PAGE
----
Jena Muhr ponders a lesson in forgiveness sparked when her little girl fixed a broken statue with loving care.
My oldest recently turned 6 years old, and she has been trying to be extra helpful around the house. She enjoys helping vacuum, dust, and clean windows—but only on her timeline. I am always thankful to have a helper around the house, even if it takes three times as long to get the job done.
I needed to take the car in to get a sensor fixed and my mother-in-law (Abuela) stayed with the kids. While I was away Georgie asked for cleaning supplies to dust the family room. She showed Abuela where they were kept and went about dusting the family room. We have a statue of Mama Mary and Baby Jesus that we keep next to the fireplace. I was told later that Georgie dusted them with loving care and was so sweet. But poor baby Jesus had already been decapitated once and his head fell off again, even with the most gentle duster. Georgie, in an attempt to fix Baby Jesus, used her black glitter glue and did her very best to put His head back on.
That night over dinner she told me in the sweetest voice ever how sorry she was, how she tried to be careful and how she had tried to fix Baby Jesus’s head. She finished the story with “Are you mad, Mama?”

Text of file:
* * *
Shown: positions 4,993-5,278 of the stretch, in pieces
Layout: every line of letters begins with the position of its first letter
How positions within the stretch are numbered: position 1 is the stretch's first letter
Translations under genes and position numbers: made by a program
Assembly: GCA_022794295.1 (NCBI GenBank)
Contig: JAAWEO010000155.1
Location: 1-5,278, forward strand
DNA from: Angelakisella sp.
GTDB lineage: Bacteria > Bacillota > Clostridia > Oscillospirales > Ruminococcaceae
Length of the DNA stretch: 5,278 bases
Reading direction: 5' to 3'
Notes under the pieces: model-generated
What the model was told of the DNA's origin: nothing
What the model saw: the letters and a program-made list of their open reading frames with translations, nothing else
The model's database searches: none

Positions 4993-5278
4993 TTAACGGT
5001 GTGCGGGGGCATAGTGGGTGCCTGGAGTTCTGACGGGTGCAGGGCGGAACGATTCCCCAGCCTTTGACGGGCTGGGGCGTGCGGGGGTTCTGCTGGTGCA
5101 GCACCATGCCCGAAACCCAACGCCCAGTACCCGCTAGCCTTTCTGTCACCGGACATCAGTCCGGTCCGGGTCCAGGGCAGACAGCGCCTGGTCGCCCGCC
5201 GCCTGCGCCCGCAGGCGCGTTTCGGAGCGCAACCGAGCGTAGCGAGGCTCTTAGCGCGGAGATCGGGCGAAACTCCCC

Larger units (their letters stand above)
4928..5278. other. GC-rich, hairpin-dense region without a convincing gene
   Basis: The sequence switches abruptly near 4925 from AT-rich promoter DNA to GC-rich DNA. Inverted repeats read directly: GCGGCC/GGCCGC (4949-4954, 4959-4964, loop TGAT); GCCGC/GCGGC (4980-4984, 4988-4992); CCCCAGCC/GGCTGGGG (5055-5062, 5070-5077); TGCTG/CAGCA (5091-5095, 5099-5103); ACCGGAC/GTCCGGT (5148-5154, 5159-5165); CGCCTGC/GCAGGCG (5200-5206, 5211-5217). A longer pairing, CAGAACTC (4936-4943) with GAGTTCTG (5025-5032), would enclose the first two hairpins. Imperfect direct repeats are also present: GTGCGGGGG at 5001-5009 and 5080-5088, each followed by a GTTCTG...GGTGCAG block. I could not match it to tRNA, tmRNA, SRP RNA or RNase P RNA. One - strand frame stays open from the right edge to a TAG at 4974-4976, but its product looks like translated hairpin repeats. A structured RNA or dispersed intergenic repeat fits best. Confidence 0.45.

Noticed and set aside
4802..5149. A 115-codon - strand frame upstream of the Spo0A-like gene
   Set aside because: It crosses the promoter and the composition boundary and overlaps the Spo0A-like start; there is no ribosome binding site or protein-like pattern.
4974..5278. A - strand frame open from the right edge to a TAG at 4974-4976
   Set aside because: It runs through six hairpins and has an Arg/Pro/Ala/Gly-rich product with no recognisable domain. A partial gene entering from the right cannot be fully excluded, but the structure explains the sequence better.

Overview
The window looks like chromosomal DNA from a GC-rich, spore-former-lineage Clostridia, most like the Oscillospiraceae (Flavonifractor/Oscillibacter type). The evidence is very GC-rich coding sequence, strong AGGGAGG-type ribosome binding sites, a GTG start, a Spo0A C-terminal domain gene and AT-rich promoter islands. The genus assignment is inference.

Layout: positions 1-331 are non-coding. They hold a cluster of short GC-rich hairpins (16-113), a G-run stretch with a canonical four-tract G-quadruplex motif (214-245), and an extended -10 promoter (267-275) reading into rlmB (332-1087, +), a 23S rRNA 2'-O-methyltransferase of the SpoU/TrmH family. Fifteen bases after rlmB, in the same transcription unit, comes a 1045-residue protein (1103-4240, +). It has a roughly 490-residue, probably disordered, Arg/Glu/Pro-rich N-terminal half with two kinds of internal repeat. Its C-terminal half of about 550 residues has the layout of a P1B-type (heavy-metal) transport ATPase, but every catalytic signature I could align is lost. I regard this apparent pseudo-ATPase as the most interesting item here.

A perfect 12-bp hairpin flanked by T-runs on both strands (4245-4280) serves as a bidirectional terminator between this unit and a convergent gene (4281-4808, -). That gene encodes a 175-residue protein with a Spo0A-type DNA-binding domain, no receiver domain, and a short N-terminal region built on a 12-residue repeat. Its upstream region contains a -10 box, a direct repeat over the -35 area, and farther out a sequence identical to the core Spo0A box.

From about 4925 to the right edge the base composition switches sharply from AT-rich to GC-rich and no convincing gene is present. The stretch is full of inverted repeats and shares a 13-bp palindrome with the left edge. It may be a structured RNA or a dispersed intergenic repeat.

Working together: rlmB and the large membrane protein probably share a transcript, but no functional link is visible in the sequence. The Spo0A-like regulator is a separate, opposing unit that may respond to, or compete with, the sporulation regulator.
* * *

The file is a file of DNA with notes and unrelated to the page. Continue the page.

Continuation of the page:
How blessed am I to have such a sweet and wonderful little girl? Jesus was easily fixed with super glue, but He still bears a little line of black left over from Georgie’s glitter glue. I can’t help but think that’s how most of us walk around. We try our best to follow the Will of God, to be good people and to live up to the Catholics who have come before us. But it feels like often we fail through our actions and reactions. We come apart in our intentions when we try to stay together. And then we look towards the tools that we keep in our toolbox to fix the problems that have been created.
Glitter glue and telling Mama might not be the solution to every problem, but it is certainly a good start for anyone—especially my daughter.
Like our Father in Heaven, I was not mad about Georgie decapitating Jesus. She did not do it on purpose, it was a little girl’s accident. The same way that our Father is not mad at us when we fall and have to dust ourselves off. He loves us for trying, for positive intentions, and for continually striving to be our best.
And that is all that we can do, our best—every day—with God’s help and guidance we can strive to be the best that we can.
Copyright 2022 Jena Muhr Images: copyright 2022 Jena Muhr, all rights reserved.
About Jena Muhr
Jena Muhr is a born and raised Catholic from Southern California. A wife and mom to three littles. she enjoys writing, crafting, cooking, and running all the time. Jena is a supporter of mental health and is working to save the world one run at a time.